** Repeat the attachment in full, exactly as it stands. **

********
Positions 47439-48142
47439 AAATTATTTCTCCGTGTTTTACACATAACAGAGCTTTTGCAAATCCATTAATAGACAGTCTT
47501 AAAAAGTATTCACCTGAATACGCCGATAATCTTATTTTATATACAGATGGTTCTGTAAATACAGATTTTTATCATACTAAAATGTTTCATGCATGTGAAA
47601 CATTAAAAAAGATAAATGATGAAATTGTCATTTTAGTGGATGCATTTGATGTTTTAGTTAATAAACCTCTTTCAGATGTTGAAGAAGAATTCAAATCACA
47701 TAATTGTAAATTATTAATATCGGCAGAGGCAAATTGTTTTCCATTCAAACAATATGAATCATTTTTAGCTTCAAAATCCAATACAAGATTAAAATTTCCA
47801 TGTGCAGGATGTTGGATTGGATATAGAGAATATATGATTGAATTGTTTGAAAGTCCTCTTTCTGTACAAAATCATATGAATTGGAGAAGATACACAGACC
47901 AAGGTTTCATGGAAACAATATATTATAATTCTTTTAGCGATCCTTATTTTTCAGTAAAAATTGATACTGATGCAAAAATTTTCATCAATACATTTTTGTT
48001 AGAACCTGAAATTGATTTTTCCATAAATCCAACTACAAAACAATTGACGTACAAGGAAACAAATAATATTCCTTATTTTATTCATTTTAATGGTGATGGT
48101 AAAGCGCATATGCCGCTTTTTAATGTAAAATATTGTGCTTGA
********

Positions 47439-48142
47439 AAATTATTTCTCCGTGTTTTACACATAACAGAGCTTTTGCAAATCCATTAATAGACAGTCTT
47501 AAAAAGTATTCACCTGAATACGCCGATAATCTTATTTTATATACAGATGGTTCTGTAAATACAGATTTTTATCATACTAAAATGTTTCATGCATGTGAAA
47601 CATTAAAAAAGATAAATGATGAAATTGTCATTTTAGTGGATGCATTTGATGTTTTAGTTAATAAACCTCTTTCAGATGTTGAAGAAGAATTCAAATCACA
47701 TAATTGTAAATTATTAATATCGGCAGAGGCAAATTGTTTTCCATTCAAACAATATGAATCATTTTTAGCTTCAAAATCCAATACAAGATTAAAATTTCCA
47801 TGTGCAGGATGTTGGATTGGATATAGAGAATATATGATTGAATTGTTTGAAAGTCCTCTTTCTGTACAAAATCATATGAATTGGAGAAGATACACAGACC
47901 AAGGTTTCATGGAAACAATATATTATAATTCTTTTAGCGATCCTTATTTTTCAGTAAAAATTGATACTGATGCAAAAATTTTCATCAATACATTTTTGTT
48001 AGAACCTGAAATTGATTTTTCCATAAATCCAACTACAAAACAATTGACGTACAAGGAAACAAATAATATTCCTTATTTTATTCATTTTAATGGTGATGGT
48101 AAAGCGCATATGCCGCTTTTTAATGTAAAATATTGTGCTTGA